Actor Danny Glover calls for social justice

Participants in the Lexington Martin Luther King Day parade march downtown on Monday, January 18, 2016 in Lexington, Ky.

Cheyene Miller

In his speech celebrating the life and works of Martin Luther King Jr., actor Danny Glover spoke to a crowded Heritage Hall about the importance of social justice.

Glover called King, “someone who had such incredible skills of prophecy,” and said he keeps several of King’s books with him at all times. He recounted his childhood in San Francisco, spending time in Birmingham and New York City, and how he regarded King as a hero while growing up.

Glover, who is famous for his roles in films like “The Color Purple” and the “Lethal Weapon” series, read an excerpt from King’s famous 1967 “A Time to Break Silence” speech, which was written in response to the Vietnam War.

Glover spoke as part of Monday’s Martin Luther King, Jr. Celebration at the Lexington Convention Center. The event began with a march followed by a commemorative program in which Glover was the keynote speaker.

During a one-to-one with Msiba Ann Beard Grundy, Glover said it is up to this generation to solve pending social issues such as climate change and the mass incarceration of young black men.

“We have to find a way in which this planet works for all of us,” Glover said. “It’s not a radical concept, it’s a human concept.”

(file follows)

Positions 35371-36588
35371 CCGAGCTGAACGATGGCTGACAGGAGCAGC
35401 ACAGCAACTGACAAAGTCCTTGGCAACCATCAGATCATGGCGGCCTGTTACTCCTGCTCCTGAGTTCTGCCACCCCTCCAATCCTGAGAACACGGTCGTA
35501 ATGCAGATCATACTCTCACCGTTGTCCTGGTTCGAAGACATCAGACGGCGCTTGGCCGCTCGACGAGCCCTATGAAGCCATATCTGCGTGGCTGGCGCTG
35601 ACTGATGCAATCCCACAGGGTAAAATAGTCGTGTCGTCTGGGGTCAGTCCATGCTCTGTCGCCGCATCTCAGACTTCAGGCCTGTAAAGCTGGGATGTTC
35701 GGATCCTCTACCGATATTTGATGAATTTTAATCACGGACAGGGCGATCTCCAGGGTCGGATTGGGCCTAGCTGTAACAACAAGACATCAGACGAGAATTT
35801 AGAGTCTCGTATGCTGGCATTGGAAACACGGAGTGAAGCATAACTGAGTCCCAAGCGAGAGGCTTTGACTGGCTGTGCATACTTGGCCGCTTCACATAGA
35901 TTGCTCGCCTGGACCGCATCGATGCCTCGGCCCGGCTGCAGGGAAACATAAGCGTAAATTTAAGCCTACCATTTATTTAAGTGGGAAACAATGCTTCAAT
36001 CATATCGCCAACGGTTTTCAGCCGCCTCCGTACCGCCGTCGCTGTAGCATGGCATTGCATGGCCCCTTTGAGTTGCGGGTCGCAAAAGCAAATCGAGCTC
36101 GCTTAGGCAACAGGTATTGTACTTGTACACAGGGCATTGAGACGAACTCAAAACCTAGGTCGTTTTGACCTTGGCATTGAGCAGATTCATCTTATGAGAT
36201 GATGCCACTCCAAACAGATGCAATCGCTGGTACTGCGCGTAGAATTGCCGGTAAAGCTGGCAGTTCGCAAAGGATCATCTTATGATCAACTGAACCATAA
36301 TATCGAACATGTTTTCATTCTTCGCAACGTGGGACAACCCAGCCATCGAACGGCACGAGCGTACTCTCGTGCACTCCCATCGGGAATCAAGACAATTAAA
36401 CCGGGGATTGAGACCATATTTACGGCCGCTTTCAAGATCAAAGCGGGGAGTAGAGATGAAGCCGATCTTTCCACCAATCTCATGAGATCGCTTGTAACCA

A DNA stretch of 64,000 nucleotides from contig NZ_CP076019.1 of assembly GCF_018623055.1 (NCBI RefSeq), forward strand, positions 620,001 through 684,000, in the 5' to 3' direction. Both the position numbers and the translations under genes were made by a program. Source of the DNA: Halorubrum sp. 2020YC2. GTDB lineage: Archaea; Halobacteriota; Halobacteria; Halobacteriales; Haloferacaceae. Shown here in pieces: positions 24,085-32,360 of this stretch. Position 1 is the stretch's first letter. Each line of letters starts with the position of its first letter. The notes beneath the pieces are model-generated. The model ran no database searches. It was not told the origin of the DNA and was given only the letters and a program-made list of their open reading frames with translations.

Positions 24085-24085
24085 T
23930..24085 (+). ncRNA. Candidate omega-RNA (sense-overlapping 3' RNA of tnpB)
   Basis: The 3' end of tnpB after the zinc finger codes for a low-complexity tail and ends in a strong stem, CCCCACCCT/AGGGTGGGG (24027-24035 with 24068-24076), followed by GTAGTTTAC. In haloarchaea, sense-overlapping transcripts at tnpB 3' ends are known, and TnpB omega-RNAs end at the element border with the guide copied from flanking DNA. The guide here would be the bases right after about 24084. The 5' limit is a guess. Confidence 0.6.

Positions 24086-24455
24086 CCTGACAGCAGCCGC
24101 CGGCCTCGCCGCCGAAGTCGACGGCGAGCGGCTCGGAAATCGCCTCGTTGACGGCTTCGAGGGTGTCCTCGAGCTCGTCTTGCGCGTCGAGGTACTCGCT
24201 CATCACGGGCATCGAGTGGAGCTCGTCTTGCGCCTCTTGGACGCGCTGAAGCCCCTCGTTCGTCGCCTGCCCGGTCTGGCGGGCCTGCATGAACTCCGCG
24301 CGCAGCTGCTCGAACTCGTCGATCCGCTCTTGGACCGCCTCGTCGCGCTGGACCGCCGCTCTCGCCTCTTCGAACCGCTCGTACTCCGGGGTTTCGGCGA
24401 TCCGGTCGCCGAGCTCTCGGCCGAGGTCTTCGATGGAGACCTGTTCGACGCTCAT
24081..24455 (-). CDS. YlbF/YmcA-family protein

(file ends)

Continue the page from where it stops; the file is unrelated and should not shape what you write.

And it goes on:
Lexington Mayor Jim Gray attended the event and was appreciative that Glover chose to be in Lexington on Martin Luther King, Jr. Day.

“Talk about inspiring, Danny Glover is inspiring,” Gray said. “He’s an intellectual, he’s an entertainer … on so many levels he illustrated what this day should be about for all of us.”

Also speaking at the event was UK President Eli Capilouto, who addressed the controversial mural depicting slavery in Memorial Hall, and the ensuing debate that garnered national attention.

Capilouto said the mural brings out different reactions, with some viewing it as a historical work of art and others viewing it as a painful reminder of a brutal period of American history. While working on a resolution for the mural, Capilouto also presented initiatives intended to make UK more racially inclusive.

He touted having an 11 percent black freshman class compared to Kentucky’s high school graduation rate of eight percent black students, as well as a doubling in funding for minority scholarships.

“While we have set ambitious goals, we need to hold ourselves accountable for those goals,” said Capilouto, who called for more diversity in UK classrooms and among UK professors.

Among these initiatives are naming a new residence hall after Lyman T. Johnson, who opened the door for black students with his legal victory in 1949, and building monuments dedicated to the first black football players at UK.

“I think it’s commendable that the president is always thinking forward, he’s always thinking about how he can make improvements, and I think this is another illustration of that initiative,” Gray said.

Miss Kentucky, Clark Janell Davis, a Lexington native, sang several spirituals at the event to the piano tunes of UK associate professor Cliff Jackson.

“Two of the pieces she just learned last week,” said Jackson, a vocal coach with the UK Opera Theatre. “So to be able to get up and perform in front of this many people and not fall apart is a testament to her talent.”